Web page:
The System Bus: syndicate-server

The syndicate-server program has a number of closely-related functions. In many ways, it is a reification of the system layer concept itself.

It provides:

  1. A root system bus service for use by other programs. In this way, it is analogous to D-Bus.

  2. A configuration language suitable for programming dataspaces with simple reactive behaviours.

  3. A general-purpose service dependency tracking facility.

  4. A gatekeeper service, for exposing capabilities to running objects as (potentially long-lived) macaroon-style "sturdy references", plus TCP/IP- and Unix-socket-based transports for accessing capabilities through the gatekeeper.

  5. An inotify-based configuration tracker which loads and executes configuration files written in the scripting language.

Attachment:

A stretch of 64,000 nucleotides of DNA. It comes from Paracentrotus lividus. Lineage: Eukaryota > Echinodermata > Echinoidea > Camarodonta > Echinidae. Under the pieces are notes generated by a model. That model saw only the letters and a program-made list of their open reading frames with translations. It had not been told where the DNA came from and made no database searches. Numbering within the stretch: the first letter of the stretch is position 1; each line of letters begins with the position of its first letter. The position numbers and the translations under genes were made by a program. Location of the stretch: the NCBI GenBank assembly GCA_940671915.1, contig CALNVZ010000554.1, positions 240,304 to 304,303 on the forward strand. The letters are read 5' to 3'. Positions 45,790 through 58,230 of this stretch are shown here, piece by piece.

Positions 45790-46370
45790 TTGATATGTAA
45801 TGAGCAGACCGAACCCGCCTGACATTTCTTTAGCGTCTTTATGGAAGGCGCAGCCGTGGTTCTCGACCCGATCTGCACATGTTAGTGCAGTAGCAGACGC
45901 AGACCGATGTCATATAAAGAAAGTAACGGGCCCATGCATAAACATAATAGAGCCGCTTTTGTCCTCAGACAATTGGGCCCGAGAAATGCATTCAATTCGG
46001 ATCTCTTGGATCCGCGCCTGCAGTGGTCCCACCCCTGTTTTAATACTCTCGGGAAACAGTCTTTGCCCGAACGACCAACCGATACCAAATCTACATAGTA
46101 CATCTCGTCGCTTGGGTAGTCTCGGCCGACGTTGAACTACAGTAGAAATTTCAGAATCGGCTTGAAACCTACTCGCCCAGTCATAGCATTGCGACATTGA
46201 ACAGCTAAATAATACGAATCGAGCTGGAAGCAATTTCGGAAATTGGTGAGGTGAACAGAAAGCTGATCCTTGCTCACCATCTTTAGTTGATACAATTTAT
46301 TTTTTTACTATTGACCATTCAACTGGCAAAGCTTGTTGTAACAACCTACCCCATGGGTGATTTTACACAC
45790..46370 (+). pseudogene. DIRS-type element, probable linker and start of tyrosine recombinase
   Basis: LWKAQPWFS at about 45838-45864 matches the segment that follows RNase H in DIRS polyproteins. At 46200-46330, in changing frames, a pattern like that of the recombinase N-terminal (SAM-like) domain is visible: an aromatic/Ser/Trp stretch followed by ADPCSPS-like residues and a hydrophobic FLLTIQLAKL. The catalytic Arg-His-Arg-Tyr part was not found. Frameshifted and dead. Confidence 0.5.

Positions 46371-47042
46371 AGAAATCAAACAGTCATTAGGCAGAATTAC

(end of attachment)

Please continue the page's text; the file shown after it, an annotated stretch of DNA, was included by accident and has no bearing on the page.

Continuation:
6. Process startup and supervision services for running external programs.

The program can also be used as an "inferior" bus. For example, there may be a per-user bus, or a per-session bus, or both. Each bus would appropriately scope the lifetime of its supervised processes.

Finally, it can be used completely standalone, outside a Synit context.

The root system bus

The synit-pid1 program invokes syndicate-server like this:

/usr/bin/syndicate-server --inferior --config /etc/syndicate/boot

The first flag, --inferior, tells the server to expect to be able to communicate on its stdin/stdout using the standard wire protocol. This lets synit-pid1 join the community of actors running within the system dataspace.

The second flag, --config /etc/syndicate/boot, tells the server to start monitoring the directory tree rooted at /etc/syndicate/boot for changes. Files whose names end with .pr within that tree are loaded as configuration script files.

Almost all of Synit is a consequence of careful use of the configuration script files in /etc/syndicate.